Roman Imperial coin, silver, AR antoninianus. Struck during the reign of Caesar Gaius Messius Quintus Traianus Decius Augustus, possibly in 251 during his joint reign with his son, Quintus Herennius Etruscus Messius Decius Augustus, 249-251 C.E. The radiate head of Trajan Decius faces right in profile, on obverse with the inscriptions "IMP C M Q TRAIANVS DECIVS AVG" surrounding image. On reverse, the two Pannoniae, the personifications of the divisions of the region of Pannoniae, face front and stand side by side, each holding a standard with the inscription "PANNONIAE" surrounding image. Reverse images faded and difficult to decipher.
Date range: 249-251 C.E.
Remarks: Born about 201 C.E. at Budalia, a village in Lower Pannonia, Decius attained senatorial rank early in his career and was governor of Lower Moesia from 234-8 C.E. Following the abortive rebellion of Pacatian in Upper Moesia, Philip dispatched Decius to restore order; but the rebels forced the latter, under threat of death, to assume the purple and march upon Italy. In the ensuing battle, which was fought near Verona, Philip and his son were slain and Decius was left undisputed master of the empire. Much of his short reign was spent in fighting the barbarians on the Northern frontier, and in battle against the Goths at Abrittus, late in 251 , Decius was defeated and killed together with his elder son and co emperor, Herennius Etruscus. The reign of Decius is, perhaps, best known for his rigorous persecution of the Christians, in which Pope Fabian lost his life. Trajan Decius' coins were minted in Rome, Milan, and Antioch.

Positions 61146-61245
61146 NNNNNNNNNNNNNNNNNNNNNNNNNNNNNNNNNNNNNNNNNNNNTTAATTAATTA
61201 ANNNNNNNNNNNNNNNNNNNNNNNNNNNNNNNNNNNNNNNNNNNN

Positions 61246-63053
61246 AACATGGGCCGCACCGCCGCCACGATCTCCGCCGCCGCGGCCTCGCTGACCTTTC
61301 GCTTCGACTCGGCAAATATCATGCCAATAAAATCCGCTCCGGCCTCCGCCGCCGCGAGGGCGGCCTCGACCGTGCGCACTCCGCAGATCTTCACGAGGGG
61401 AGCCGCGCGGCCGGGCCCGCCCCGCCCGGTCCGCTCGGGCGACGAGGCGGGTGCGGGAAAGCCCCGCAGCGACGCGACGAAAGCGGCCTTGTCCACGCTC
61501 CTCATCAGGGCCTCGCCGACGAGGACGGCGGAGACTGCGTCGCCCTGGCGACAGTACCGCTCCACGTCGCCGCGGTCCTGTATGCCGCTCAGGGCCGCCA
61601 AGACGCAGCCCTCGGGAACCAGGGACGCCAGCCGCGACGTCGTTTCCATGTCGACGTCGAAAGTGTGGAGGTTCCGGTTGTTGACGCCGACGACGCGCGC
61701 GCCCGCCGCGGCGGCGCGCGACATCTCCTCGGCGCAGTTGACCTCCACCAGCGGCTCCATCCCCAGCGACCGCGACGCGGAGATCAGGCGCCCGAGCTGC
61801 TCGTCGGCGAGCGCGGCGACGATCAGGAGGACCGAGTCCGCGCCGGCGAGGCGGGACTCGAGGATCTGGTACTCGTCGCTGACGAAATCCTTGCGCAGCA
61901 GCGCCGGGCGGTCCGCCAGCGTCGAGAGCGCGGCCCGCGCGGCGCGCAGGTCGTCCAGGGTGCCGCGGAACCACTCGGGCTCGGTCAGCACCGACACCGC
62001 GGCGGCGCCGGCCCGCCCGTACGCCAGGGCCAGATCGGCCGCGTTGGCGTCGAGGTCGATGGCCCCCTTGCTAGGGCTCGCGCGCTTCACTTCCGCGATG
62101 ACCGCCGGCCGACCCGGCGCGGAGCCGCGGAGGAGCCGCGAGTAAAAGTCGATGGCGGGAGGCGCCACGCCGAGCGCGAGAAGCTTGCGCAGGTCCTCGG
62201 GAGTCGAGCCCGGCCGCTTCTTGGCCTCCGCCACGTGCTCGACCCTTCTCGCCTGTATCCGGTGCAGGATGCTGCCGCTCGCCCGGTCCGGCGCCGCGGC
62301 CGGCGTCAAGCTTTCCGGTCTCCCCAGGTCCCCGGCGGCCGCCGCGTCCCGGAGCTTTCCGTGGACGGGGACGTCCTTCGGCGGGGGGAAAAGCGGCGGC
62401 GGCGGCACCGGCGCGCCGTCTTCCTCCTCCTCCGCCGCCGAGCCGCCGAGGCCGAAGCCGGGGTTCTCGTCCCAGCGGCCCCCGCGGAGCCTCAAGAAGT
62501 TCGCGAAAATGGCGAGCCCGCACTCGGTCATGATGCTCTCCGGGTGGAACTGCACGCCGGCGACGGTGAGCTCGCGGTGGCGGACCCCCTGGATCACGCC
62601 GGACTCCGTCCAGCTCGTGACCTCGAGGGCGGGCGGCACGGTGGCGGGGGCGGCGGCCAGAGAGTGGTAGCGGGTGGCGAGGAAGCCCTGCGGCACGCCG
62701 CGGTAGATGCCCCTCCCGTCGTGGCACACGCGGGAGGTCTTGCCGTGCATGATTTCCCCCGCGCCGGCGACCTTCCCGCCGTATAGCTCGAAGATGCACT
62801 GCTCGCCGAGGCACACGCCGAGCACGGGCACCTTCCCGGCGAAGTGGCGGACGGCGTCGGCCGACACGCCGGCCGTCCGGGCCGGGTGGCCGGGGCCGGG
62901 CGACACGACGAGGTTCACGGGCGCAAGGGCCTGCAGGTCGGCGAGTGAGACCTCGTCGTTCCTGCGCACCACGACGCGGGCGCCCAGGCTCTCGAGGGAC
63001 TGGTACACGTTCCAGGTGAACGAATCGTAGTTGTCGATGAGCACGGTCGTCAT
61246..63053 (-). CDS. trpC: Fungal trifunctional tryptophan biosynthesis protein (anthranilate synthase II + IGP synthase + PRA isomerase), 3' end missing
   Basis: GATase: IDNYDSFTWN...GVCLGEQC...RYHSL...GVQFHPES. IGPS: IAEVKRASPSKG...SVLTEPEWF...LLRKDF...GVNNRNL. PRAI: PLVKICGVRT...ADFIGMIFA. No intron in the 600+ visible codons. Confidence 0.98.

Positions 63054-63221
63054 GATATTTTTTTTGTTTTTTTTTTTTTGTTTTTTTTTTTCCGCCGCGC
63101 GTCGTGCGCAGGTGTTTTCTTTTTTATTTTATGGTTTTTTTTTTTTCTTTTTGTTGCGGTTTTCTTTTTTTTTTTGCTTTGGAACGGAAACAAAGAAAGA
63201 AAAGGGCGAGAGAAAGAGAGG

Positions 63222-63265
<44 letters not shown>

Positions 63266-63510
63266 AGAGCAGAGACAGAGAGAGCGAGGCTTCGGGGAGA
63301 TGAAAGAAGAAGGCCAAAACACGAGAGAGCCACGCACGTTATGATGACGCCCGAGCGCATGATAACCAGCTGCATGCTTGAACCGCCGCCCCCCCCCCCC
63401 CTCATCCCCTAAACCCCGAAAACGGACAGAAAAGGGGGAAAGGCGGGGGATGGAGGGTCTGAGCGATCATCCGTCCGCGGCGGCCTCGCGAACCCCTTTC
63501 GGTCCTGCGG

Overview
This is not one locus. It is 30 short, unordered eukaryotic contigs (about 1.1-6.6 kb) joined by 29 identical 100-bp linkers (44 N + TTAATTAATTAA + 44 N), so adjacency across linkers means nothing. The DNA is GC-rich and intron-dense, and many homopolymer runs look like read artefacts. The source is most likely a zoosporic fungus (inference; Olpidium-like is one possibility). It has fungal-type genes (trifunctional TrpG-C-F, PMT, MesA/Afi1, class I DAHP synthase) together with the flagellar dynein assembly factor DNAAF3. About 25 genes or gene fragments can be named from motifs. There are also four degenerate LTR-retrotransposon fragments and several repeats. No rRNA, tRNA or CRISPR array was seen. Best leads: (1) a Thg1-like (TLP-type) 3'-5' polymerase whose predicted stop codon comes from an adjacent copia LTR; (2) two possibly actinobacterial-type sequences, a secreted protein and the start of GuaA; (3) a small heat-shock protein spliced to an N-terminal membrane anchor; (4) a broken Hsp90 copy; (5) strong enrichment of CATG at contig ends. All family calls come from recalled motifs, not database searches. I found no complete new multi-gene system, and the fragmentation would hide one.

Reference: David Sear, "Roman Coins and Their Values", (Vol III, 2005), #9378, pg 199.
|Credit line||Gift of Arthur G. and Roswitha Haas|